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Mississippi Governor Says State Residents Are Less Afraid of COVID-19 Because They “Believe in Eternal Life”

Tate reeves

Republican Governor of Mississippi Tate Reeves delivers remarks before signing a bill removing the last state flag with the Confederate Battle Emblem in a ceremony at the Governor’s Mansion in Jackson, Mississippi, the June 30, 2020. ROGELIO V. SOLIS / POOL / AFP via Getty Images

  • Mississippi Governor Tate Reeves said residents of the state were “less afraid” of COVID-19.

  • “When you believe that living on this earth is just an echo on the screen, then you don’t have to be so afraid of things,” he said.

  • Health services are grappling with a wave of new infections in the state.

  • See more stories on the Insider business page.

Mississippi Governor Tate Reeves said on Saturday that residents of the state were “less afraid” of COVID-19 because they believe in “eternal life,” as new infections hit record highs and hospitalizations are increasing.

Reeves made the remarks at a rally of state Republicans during a fundraiser last Thursday in Eads, reported the Daily Memphian.

“Some of my friends across the aisle often ask me about COVID … and why it seems people in Mississippi and maybe the Mid-South are a little less scared, shall we say,” Reeves said.

“When you believe in eternal life – when you believe that living on this earth is just a blot on the screen, then you don’t have to be so afraid of things,” he said.

Reeves went on to say, “God is also telling us to take the necessary precautions. And we all have opportunities and abilities to do it and we should all do it. I encourage everyone to do it.”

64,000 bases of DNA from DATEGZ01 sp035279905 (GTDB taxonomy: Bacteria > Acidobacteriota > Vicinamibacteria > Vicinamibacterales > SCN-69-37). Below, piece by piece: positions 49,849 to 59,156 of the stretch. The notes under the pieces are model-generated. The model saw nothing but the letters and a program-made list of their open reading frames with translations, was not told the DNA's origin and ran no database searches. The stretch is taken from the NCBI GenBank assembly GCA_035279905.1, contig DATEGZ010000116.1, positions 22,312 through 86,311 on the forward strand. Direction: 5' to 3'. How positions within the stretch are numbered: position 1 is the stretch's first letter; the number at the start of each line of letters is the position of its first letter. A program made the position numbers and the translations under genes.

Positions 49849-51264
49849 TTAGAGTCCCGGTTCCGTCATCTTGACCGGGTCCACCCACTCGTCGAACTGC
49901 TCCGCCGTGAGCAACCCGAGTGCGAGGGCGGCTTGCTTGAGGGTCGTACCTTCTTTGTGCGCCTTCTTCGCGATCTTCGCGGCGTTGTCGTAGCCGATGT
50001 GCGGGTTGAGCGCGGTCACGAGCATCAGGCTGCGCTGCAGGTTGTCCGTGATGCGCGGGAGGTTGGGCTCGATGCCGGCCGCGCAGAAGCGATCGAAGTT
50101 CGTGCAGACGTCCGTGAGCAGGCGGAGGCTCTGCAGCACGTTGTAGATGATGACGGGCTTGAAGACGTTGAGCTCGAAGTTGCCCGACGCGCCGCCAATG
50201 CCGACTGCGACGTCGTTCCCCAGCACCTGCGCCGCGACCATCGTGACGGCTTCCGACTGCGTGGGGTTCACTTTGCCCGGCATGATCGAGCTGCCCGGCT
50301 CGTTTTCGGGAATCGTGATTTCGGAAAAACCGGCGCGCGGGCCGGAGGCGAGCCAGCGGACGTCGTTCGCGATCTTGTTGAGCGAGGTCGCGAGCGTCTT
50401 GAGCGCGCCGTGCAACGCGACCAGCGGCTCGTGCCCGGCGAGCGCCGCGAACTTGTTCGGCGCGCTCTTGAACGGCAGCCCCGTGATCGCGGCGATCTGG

Mississippi has recorded more new COVID-19 cases per capita than any other state, with about 127 new cases per 100,000, according to an analysis of the data by the New York Times.

The wave of infections in Mississippi has put the state’s health services to a breaking point, with 93% of the state’s intensive care beds in use and 63% occupied by COVID-19 patients, according to data from the Ministry of Health and Social Services.

The state also has one of the lowest vaccination rates in the country, with around 37% of the population fully vaccinated, the data shows. Centers for Disease Control and Prevention.

Reeves, throughout the pandemic, has criticized measures to slow the spread of the disease introduced by public health officials and has refused to issue a mask warrant in schools, where the disease is spreading rapidly.

In July, after the CDC issued new guidelines for fully vaccinated people to wear masks indoors to help reduce transmission, Reeves told supporters the measure was part of a political conspiracy.

“It stinks of political panic to the point of making it seem like they are in control,” Reeves told his supporters, reported the Associated Press.

Read the original article on Business intern

source: news.yahoo.com

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